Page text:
It’s Saturday afternoon and it is raining. I wanted to go rollerblading earlier today, but I looked outside, saw some dark clouds forming in the sky and said to myself, It’s going to rain. So now I am writing instead. But why didn’t I say It’ll rain? Don’t we use will or be going to interchangeably to make predictions? Well, not always. Let’s look at it:
These pairs of predictions are fine:
Friday is Johnny’s birthday! The whole family will be there!
Friday is Johnny’s birthday! The whole family is going to be there!
She’s probably going to study tonight.
She’ll probably study tonight.
This is delicious! They’re going to love it!
This is delicious! They’ll love it!
These sentences express beliefs about the future. And of course, you have reasons for your beliefs about the future. But we know that our beliefs may turn out to be wrong. In fact, knowing this, many people are able to express certainty or a lack of certainty in their predictions.
Look at those dark clouds! It’s going to rain!
Look at those dark clouds! It’ll rain!
The sentence It’ll rain is unusual in this context. When you have evidence now – when the present situation that you observe makes a future event seem certain, we use be going to. The dark clouds in the sky tell you that it is going to rain soon.
That glass is going to fall! (The speaker sees the glass tipping on the edge of the table)
That tank is going to explode! (The speaker sees the fire immediately beside the tank)
She’s going to crash! (The speaker sees the car out of control on an icy street sliding toward a tree)
It’s going to overflow! (The speaker sees the boiling soup rising to the top of the pot)
I’m going to slip! (The speaker is losing control on an icy sidewalk)
She’s going to make it! (The speaker sees the cyclist just before the top of the hill)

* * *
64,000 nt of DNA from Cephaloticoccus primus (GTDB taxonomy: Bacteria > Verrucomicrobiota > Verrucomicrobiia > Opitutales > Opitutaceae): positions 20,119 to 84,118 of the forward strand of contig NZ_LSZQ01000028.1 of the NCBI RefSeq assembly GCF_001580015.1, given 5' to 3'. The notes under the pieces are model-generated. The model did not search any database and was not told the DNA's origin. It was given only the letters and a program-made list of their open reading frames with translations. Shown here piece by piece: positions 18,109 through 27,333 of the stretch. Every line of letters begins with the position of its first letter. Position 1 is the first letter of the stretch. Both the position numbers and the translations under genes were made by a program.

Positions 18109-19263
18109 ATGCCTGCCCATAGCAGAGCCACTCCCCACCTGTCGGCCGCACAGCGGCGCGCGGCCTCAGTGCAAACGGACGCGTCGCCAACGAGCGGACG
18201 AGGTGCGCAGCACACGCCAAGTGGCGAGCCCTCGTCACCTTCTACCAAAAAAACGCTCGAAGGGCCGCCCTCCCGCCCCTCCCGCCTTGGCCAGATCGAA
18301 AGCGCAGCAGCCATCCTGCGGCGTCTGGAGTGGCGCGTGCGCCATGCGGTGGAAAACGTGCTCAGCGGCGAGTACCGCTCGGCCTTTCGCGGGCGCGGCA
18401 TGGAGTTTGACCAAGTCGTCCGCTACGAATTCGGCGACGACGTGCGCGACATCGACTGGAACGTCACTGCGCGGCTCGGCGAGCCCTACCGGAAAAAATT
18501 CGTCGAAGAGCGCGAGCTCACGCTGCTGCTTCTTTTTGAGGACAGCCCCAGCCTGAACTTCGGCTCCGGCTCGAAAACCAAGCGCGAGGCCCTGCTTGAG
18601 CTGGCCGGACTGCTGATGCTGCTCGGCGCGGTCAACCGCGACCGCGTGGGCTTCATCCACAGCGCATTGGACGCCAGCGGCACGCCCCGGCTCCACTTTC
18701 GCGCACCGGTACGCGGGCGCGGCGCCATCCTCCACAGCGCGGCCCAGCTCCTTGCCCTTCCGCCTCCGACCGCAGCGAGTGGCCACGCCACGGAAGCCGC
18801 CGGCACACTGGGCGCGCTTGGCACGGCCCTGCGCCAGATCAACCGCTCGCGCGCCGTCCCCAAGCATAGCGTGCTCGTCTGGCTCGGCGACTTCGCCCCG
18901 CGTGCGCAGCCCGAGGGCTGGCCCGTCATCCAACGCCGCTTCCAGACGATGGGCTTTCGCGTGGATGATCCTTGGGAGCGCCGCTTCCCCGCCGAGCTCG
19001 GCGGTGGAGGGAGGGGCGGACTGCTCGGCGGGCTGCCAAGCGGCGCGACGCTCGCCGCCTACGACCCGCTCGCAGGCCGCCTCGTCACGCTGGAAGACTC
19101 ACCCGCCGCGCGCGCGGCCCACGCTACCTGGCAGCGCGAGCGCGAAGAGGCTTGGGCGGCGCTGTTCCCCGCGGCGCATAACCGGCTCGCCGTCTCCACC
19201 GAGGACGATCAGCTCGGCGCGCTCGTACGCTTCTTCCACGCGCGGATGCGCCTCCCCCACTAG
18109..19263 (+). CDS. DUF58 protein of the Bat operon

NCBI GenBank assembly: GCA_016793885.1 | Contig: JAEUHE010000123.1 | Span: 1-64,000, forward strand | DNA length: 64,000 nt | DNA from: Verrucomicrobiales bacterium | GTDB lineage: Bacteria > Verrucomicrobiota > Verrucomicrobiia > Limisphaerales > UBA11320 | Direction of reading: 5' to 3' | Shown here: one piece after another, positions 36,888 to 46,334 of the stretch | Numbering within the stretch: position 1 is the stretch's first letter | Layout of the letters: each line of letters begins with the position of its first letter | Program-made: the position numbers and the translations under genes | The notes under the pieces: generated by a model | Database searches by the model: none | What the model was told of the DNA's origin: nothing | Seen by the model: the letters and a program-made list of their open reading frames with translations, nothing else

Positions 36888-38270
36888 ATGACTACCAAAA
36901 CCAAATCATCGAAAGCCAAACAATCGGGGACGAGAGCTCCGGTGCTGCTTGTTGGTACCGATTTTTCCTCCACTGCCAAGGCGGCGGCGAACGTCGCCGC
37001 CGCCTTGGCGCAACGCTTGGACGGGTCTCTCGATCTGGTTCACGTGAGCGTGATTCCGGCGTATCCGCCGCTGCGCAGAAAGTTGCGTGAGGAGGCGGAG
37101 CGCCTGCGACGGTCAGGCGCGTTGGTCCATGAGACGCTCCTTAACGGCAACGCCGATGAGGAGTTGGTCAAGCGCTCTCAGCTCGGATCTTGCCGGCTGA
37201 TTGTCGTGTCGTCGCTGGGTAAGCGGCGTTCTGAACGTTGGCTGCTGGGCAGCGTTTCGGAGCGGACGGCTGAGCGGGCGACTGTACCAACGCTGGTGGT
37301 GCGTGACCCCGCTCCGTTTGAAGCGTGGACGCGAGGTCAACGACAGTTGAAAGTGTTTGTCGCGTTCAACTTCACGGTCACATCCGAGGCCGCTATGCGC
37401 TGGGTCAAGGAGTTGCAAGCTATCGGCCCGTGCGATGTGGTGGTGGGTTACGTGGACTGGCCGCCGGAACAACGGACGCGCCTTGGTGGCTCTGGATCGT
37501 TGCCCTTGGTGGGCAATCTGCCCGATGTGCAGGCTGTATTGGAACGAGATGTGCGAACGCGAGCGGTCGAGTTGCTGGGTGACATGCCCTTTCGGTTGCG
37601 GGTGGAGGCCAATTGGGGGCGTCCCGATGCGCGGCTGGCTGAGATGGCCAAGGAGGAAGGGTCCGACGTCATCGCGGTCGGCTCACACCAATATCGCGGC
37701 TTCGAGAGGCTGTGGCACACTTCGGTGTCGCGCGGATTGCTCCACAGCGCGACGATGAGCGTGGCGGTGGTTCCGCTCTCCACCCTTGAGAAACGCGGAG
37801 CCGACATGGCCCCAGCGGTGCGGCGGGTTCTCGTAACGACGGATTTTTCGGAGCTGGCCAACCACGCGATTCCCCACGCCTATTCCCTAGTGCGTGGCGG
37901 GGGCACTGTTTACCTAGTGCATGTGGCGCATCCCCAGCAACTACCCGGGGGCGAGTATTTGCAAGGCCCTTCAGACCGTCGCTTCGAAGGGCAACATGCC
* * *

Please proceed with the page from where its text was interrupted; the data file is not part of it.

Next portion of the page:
In each case, there is something you observe that compels you to make your prediction.
Time for a Prediction
Maybe if the prediction were made earlier on, there would be less certainty:
She’ll make it.
Here, she is at the bottom of the hill just starting to ride up, but I believe she will make it. However, I won’t be in shock if she doesn’t make it. I know I could be wrong.
And, even if she is starting at the bottom of the hill I could say She’s going to make it, but then I am expressing certainty for reasons that might not be obvious. In fact, the person standing next to me may wonder why I’m so certain. A common response might be How do you know? or even Why are you so certain? It could be that I know that this cyclist has made it up this hill several times in the past. So I have good reason – I have evidence from past performance – to be certain she’ll make it up this time, and I would be surprised if she didn’t.
Let’s go back to our list above. Would an earlier prediction be made with less certainty?
She’ll crash. (She is a new driver. The roads are icy. I believe she’ll crash. But I could be wrong)
It’ll overflow. (The person filling the pot often forgets to turn off the water. Overflowing pots are common in this kitchen)
Here the speaker is making a prediction, but with less certainty. Maybe she’ll drive 5km/hr and not crash. Maybe she has more driving skill than you would expect with her lack of experience. Maybe the cook filling the pot has finally developed a better attention span.
Will and Certainty
I have tried to show that when you predict something for the future based on evidence, the more accurate phrase is be going to. Evidence leads to certainty. But I am not saying we don’t use will to express certainty. Sometimes, will is the best word, actually. In fact, expressing certainty is one of the main uses of will. So, in a near future blog we will look at expressing certainty using will.
(Featured image by MasterTux/ Pixabay)